Lost Horizon

Lost Horizon

The weirdest film by Frank Capra, this epic was adapted from James Hilton's bestselling novel about a plane full of passengers stranded in Tibet who are brought to the imaginary utopia Shangri-la. (Hilton's sensational fantasy...

Movie Review posted on 15th January 2007

Star Wars: Episode IV - A New Hope

Star Wars: Episode IV - A New Hope

When the first Star Wars films came along, they filled a collective need. Movies had gotten too serious -- too much realism, not enough escapism. It was a time when audiences wanted to escape from...

Movie Review posted on 4th January 2007

Ride the High Country

Ride the High Country

More westerns have been made than almost any other kind of movie (beginning with the first narrative film ever made, The Great Train Robbery in 1903) but there are not that many great westerns. (To...

Movie Review posted on 4th January 2007

South Pacific (1958)

South Pacific (1958)

This is an embarrassing statement for a man to make but I think that South Pacific is one of my favorite old movies. As an art form, the musical is dubious at best....

Movie Review posted on 4th January 2007

Fiddler On The Roof

Fiddler On The Roof

As an art form, musicals are dubious at best. Musicals started out bloated and cliché-ridden in the days of Busby Berkeley, and thanks to Andrew Lloyd Webber and Co. many of today's musicals are...

Movie Review posted on 4th January 2007

Dazed And Confused

Dazed And Confused

This film started a number of careers, and it's definitely a classic and a high moment in the career of director Richard Linklater (also known for Slacker, the disappointing Before Sunrise, and the new Waking...

Movie Review posted on 4th January 2007

Toto the Hero

Toto the Hero

Foreign art films are mostly appreciated by a small group of patrons and critics who like almost all foreign films, from The Rules of the Game right down to travesties like Blow-Up, and barely discriminate...

Movie Review posted on 4th January 2007

Eragon

Eragon

Christopher Paolini began writing Eragon, a fantasy novel about dragons, elves, and a farmboy who finds out that his destiny is to destroy an evil empire, when he was 15 years old. Those themes may...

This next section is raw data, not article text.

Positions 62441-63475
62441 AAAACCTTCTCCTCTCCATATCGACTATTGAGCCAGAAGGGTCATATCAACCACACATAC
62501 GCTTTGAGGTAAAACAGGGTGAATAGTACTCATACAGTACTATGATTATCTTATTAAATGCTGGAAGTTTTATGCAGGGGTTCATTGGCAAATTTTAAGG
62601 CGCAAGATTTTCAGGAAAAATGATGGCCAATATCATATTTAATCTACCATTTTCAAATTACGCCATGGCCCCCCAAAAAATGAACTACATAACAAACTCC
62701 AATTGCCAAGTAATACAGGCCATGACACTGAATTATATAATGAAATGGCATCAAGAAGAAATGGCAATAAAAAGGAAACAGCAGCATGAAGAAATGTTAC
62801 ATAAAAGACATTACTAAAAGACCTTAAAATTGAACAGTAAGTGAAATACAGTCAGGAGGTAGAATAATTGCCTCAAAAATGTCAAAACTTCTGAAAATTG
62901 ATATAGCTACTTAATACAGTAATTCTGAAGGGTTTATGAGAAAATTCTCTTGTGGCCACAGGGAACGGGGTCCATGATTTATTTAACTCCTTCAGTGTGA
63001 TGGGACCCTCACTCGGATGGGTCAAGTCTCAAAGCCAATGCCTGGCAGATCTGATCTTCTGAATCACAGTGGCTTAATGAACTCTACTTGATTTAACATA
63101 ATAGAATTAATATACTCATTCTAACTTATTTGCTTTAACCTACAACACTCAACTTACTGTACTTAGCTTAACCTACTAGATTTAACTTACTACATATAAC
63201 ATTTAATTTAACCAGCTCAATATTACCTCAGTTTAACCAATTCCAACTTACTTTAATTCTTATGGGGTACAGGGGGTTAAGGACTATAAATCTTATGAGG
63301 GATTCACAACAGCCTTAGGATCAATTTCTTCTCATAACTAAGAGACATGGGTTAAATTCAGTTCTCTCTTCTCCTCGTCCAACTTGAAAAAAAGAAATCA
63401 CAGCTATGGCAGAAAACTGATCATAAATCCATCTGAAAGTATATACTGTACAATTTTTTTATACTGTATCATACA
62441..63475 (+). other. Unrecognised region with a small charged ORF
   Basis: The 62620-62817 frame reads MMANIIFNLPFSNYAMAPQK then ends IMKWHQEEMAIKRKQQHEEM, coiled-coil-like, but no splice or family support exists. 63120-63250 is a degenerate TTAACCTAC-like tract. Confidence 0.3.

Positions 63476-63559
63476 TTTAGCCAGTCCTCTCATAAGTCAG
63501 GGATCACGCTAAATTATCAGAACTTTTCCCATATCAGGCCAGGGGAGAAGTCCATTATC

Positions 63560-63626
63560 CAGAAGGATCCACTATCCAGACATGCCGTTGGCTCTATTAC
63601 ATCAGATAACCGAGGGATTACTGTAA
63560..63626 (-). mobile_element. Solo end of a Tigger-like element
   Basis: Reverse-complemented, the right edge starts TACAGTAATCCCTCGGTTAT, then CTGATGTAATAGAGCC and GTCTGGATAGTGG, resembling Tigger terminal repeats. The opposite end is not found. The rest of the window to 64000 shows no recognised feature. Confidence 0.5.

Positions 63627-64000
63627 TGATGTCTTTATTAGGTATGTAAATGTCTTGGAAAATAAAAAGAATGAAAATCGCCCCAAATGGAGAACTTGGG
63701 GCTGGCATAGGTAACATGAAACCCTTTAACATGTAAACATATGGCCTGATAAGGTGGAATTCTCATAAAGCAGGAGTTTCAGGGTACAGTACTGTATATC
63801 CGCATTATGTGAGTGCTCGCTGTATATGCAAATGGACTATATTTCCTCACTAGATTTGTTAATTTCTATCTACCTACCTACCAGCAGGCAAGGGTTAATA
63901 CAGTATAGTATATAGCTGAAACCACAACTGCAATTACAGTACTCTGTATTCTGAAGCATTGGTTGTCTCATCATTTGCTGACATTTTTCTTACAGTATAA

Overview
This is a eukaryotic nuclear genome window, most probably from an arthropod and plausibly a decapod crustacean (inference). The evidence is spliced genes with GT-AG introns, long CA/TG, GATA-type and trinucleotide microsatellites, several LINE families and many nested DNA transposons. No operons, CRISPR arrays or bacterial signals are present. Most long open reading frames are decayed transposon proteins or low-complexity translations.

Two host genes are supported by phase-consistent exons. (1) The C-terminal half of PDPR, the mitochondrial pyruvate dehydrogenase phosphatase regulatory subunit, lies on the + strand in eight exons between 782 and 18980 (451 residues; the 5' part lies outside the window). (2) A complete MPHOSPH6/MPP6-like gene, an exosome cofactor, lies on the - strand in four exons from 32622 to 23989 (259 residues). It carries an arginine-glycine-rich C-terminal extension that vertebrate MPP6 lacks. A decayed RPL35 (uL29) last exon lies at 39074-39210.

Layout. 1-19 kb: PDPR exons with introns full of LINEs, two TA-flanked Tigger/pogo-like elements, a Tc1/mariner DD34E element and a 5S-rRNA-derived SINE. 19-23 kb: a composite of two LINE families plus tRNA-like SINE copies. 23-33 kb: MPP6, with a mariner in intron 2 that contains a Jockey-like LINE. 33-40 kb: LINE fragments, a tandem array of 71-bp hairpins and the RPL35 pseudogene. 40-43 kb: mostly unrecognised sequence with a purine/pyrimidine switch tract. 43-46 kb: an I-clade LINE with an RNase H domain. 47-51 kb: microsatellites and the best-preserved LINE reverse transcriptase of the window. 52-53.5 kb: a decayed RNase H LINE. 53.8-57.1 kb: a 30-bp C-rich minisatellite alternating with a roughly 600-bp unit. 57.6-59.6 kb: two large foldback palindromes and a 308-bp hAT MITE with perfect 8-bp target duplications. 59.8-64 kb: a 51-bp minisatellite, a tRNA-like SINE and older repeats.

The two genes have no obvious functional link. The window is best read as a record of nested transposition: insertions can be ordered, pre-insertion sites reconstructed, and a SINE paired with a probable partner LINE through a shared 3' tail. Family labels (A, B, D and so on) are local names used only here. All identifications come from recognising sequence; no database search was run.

Movie Review posted on 17th December 2006

Pride and Prejudice (1995)

Pride and Prejudice (1995)

Most film adaptations of classic books are inferior to the books they are based on. This is partly because the written word allows more nuance than the camera, but also because great books don't always...

Movie Review posted on 7th December 2006

How the Grinch Stole Christmas! (1966)

How the Grinch Stole Christmas! (1966)

The appeal of How the Grinch Stole Christmas is, of course, seasonal, but it's hard to think of a more inspired cartoon than this classic TV special. Together with Charles Schultz's A Charlie Brown Christmas...

Movie Review posted on 21st November 2006

Happy Feet

Happy Feet

Hollywood is led by followers, and whenever a studio comes up with an unexpected left-field hit, other studios tend to rush out imitations, following blindly like lemmings (or penguins) over a cliff.So when the 2005...

Movie Review posted on 19th November 2006

Idiocracy

Idiocracy

Political correctness is an annoying term, and an even more annoying concept. At first it was supposedly bad to be "politically incorrect," then it was supposed to be good, then Bill Maher used it as...

Movie Review posted on 7th September 2006

Fort Apache

Fort Apache

Fort Apache is a John Wayne vehicle often mentioned on the short list of best westerns (The Ox-Bow Incident, Shane, The Wild Bunch, The Man Who Shot Liberty Valance, and High Noon lead the posse)....

Movie Review posted on 13th March 2006

The West Wing: Sixth Season

The West Wing: Sixth Season

The death of veteran actor John Spencer -- who played Chief of Staff Leo McGarry, the coolest head among the cast of The West Wing -- was sad news, and it was the final death...

Movie Review posted on 25th February 2006

Kind Hearts and Coronets

Kind Hearts and Coronets

This is often considered a classic black comedy and one of Alec Guinness' best films, but Kind Hearts and Coronets is far from perfect. The protagonist, a young Londoner named Louis Mazzini (Dennis Price), bears...

Movie Review posted on 20th February 2006